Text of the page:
Licensing limits job opportunities and entrepreneurship by keeping people out of licensed occupations. Research indicates that occupations experience slower employment growth in states where they are licensed than in states where they are not, suggesting that licensing acts as a barrier to newcomers.8 Steeper license requirements also present steeper barriers. Studies of multiple occupations have linked higher licensing burdens with lower levels of employment in licensed fields, as well as lower rates of entrepreneurship among low-income workers.9 Altogether, licensing laws may cost the American economy as many as 2.85 million jobs.10
Another way licensing impacts employment is by inhibiting geographic mobility. States vary in both the occupations they license and the requirements they set for entering licensed occupations. As a result, to practice legally in a new state, licensed workers may need to acquire additional credentials or even go back to square one, while unlicensed workers may need to become licensed for the first time, even if they led successful careers before moving. Not only do such licensing barriers often make little sense—workers do not become unqualified by crossing a state border—but they also deter interstate mobility, making it harder for workers to move to where jobs are and for entrepreneurs to relocate to more desirable markets.11
In addition to restricting opportunities for workers, licensing hits consumers in their pocketbooks. Multiple studies have linked licensing to higher prices, likely because the artificially limited supply of practitioners can command higher fees.12 In all, consumers may pay an additional $203 billion nationwide due to licensing each year.13 Licensing may also reduce the availability of services, both by pricing them beyond the reach of lower-income consumers and by driving service providers out of the market.14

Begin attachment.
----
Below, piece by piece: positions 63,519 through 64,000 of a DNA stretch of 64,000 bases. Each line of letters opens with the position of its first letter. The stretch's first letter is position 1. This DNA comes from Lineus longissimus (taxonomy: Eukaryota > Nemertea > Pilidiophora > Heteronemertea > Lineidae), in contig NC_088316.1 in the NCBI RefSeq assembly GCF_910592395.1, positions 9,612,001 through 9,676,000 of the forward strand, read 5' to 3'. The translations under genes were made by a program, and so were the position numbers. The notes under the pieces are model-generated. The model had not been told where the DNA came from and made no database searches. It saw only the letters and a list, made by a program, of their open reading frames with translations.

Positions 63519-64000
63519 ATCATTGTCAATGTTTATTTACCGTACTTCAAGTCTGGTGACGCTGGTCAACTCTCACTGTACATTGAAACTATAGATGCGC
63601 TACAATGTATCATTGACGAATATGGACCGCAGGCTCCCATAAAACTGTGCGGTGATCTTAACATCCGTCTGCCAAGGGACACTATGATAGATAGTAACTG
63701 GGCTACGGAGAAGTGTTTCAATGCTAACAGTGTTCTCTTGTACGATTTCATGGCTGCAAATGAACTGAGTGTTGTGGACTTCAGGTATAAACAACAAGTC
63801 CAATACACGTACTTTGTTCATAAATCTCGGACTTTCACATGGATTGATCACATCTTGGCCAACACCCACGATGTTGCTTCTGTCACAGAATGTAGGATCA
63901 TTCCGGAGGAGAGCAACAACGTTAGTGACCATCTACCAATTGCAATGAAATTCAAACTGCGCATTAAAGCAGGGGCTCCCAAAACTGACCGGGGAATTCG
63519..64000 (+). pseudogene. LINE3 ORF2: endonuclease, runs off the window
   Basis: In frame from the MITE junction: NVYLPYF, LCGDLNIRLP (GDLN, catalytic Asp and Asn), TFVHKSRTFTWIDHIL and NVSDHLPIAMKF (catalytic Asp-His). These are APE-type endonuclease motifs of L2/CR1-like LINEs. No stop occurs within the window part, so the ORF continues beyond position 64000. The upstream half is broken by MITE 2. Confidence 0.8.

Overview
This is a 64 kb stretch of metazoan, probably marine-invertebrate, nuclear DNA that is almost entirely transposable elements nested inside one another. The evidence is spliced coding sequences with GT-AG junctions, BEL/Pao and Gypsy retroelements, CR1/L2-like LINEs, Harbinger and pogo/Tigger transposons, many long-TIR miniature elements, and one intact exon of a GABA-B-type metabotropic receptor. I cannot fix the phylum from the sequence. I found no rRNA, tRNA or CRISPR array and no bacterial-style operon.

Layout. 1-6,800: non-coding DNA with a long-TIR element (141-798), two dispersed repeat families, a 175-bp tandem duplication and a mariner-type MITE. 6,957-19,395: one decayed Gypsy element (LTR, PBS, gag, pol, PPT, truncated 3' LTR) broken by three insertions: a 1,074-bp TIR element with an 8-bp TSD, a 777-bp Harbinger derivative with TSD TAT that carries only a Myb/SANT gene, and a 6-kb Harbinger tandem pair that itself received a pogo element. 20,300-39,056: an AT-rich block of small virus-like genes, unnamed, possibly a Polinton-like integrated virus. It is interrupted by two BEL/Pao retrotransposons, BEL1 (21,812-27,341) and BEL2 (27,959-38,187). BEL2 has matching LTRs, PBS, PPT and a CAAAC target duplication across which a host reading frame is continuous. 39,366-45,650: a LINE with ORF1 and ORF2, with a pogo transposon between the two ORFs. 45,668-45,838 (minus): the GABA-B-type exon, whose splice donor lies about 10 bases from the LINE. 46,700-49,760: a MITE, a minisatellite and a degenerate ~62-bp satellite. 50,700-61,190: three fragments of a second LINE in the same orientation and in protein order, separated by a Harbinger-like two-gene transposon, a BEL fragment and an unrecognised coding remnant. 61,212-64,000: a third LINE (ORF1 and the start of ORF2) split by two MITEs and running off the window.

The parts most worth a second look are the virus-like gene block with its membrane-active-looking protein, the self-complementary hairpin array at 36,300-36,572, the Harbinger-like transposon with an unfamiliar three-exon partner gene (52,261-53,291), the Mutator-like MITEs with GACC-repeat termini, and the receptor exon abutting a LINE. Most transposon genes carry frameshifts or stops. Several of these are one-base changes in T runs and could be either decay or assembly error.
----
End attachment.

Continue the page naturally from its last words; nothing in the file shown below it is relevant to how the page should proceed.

One example neatly illustrates licensing’s effects on jobs, entrepreneurial activity and the availability of services: African-style hair braiding in Louisiana and Mississippi. With a substantially larger black population, Louisiana might be expected to be a better market for African-style hair braiders than neighboring Mississippi. Yet in 2012, Louisiana had just 32 braiders legally allowed to serve the whole state, while Mississippi had over 1,200 (see Figure 1). The difference is not market opportunity but rather licensing barriers: Louisiana demands braiders undergo 500 hours of training for a braiding license, while Mississippi requires only simple registration. Louisiana’s steep requirements lock aspiring braiders out of work and make braiding services significantly harder to find—as do other states’ needlessly high barriers.15
While the economic costs of licensing are well established, evidence for public benefits is harder to find. In theory, licensing should improve the consumer experience and protect public health and safety by setting minimum qualifications and weeding out incompetent practitioners, especially in fields where consumers might be unable to tell good providers from bad ones on their own. Yet most research has failed to find a connection between licensing and service quality or safety.16
Studies of licensing and service quality have examined a wide range of occupations, including florists, tour guides, hair braiders and cosmetologists, without finding positive effects.17 Even research on occupations where health risks may be more pronounced, such as dental hygienists, nurse practitioners and opticians, has found that licensing restrictions raise the cost of services without improving quality.18 Put differently, research suggests that consumers are paying more without getting better results.
As licensing has extended its reach into the labor market, recognition of its economic and human consequences has likewise spread. A broad, ideologically diverse array of policymakers and research institutes are now questioning whether licensing has gone too far.